At stage 501, the time window is reset which was started at stage 102. At stage 502 a check is then made to determine whether the required minimum time lapse has occurred since the last use. This is accomplished in that it is tested whether a started time block has meanwhile expired, or whether the usage determined at this particular moment has taken place within the time block. This time block is suitably dimensioned such that it is of an order of magnitude corresponding to the duration of the discharge/charge cycle.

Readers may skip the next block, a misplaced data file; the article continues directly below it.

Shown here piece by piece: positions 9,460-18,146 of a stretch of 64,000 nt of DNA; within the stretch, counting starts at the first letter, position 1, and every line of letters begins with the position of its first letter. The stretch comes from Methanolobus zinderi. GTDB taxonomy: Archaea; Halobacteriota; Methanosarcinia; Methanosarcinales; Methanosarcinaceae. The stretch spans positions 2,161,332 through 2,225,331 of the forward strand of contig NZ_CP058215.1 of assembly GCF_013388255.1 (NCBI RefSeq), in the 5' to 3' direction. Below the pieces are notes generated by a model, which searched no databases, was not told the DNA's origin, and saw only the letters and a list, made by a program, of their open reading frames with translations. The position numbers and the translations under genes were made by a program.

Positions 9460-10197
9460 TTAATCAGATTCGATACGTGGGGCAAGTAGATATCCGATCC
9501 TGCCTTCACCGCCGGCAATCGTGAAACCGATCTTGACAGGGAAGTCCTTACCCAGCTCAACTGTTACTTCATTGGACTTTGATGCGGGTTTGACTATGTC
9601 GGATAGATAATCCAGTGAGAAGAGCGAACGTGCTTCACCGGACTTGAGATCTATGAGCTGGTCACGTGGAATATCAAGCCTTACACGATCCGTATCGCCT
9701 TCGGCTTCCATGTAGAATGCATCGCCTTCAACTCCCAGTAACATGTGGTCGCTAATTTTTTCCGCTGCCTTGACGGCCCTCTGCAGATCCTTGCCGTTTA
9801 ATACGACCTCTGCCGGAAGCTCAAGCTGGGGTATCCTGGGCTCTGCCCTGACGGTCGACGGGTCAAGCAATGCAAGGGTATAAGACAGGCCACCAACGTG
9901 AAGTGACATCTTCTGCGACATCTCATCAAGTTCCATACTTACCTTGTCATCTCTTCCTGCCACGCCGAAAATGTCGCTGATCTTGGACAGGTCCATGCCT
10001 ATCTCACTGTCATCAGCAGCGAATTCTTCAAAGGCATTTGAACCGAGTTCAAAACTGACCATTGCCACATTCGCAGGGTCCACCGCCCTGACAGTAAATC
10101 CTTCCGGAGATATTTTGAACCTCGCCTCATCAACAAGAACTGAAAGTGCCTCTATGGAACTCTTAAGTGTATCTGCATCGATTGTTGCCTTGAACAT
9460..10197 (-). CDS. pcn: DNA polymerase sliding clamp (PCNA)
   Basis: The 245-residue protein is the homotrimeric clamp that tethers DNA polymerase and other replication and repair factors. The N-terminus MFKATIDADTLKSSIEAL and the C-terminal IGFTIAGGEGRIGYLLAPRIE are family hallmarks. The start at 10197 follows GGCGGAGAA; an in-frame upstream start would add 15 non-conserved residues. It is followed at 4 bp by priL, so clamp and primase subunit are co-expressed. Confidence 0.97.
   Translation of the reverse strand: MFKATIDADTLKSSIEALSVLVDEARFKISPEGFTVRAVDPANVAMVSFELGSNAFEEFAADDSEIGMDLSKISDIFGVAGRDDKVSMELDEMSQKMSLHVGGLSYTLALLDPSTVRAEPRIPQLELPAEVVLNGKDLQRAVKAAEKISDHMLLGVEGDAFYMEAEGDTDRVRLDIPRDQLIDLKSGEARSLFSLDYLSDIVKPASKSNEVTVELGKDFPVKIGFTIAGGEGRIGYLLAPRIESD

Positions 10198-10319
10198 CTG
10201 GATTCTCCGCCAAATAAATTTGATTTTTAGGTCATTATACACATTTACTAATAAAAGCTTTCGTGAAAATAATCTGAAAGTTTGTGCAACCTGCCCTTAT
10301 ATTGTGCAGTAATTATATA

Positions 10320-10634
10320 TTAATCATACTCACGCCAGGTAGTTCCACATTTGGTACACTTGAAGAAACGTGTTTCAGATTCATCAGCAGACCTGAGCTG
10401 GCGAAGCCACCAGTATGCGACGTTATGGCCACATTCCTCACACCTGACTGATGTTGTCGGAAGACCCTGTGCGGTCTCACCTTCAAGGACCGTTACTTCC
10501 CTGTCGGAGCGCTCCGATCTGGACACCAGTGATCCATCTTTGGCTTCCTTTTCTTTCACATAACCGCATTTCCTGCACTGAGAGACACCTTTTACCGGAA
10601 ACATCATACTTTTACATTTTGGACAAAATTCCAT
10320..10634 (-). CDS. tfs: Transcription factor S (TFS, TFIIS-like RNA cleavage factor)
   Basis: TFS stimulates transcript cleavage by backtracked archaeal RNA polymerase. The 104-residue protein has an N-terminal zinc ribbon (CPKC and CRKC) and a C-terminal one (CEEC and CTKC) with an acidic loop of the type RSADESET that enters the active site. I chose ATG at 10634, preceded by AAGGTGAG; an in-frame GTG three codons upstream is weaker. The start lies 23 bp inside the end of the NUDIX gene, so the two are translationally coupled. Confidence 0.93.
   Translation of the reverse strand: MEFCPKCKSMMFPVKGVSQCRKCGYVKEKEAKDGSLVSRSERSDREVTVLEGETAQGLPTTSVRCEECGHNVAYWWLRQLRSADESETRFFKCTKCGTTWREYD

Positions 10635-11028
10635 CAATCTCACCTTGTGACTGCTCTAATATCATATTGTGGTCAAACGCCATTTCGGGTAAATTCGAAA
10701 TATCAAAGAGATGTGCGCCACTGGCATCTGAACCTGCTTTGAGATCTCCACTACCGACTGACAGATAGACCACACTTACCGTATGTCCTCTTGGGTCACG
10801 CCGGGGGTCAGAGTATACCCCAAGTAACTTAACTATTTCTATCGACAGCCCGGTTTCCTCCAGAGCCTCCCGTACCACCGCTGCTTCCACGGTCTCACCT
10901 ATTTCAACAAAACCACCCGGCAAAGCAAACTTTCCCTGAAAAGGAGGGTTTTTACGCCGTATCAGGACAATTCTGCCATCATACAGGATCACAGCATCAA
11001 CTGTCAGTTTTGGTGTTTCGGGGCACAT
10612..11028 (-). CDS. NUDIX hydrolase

It is determined at stage 502 that the required minimum time period since the last use has elapsed, that is, that the time block has expired, a reset occurs at stage 503, followed by a restart of the time block. At stage 504, the processor increments a first counter which records the number of uses in a block, that is, the number of uses between which the required minimum time lapse must have occurred to enable this block, and accordingly this particular number of uses, to be considered in the usage count. The number of cumulative uses in this block may be of the order of magnitude of about 10. At stage 505, a check is then made to determine whether this first counter has reached its predetermined maximum value. As set forth in the foregoing, it is thus checked whether this first counter has reached the value 10. If the answer is yes, the processor increments a second counter. This second counter performs a count of the usage blocks that have been completed successfully, that is, the blocks in which the required minimum time lapse between individual uses has occurred. This is effected at stage 506 following which the routine proceeds to stage 507 in which counter 1, that is, the first counter that records the individual uses in a block, is reset. At stage 508, a time block flag is set to zero value. This time block flag indicates that a time block has been completed successfully, meeting the requirement for the minimum time lapse between individual uses in a block. If it is established at stage 505 that counter 1 has not reached its maximum value as yet, the routine proceeds directly to stage 106 of the process of FIG. 1. Equally, the routine proceeds from stage 508 to stage 106 of FIG. 1. If it is established at stage 502 that the time block has not yet expired since the last use, counter 1 is reset at stage 509, that is, all uses so far counted in this block are cancelled as a result of this detected fault condition. A fault condition is detected because the required minimum time lapse between two uses has not occurred. At stage 510, a reset is made, followed by a restart of the time block. The time block flag is set to 1 at stage 511. This signals that a fault condition has occurred in counting the number of uses in a block, that is, the required minimum time period between uses has not elapsed. Subsequent to stage 511, the routine proceeds equally to stage 106 of FIG. 1. Where stage 105 of FIG. 1 is replaced by the process stages of FIG. 5, a determination is made at stage 106 as to whether counter 2 has reached its maximum value. Since this counter 2 records blocks of usages, the maximum value of counter 2 may be of the order of magnitude of between 15 and 20, in accordance with the given number of uses in the blocks. Correspondingly, this counter 2 is reset at stage 111.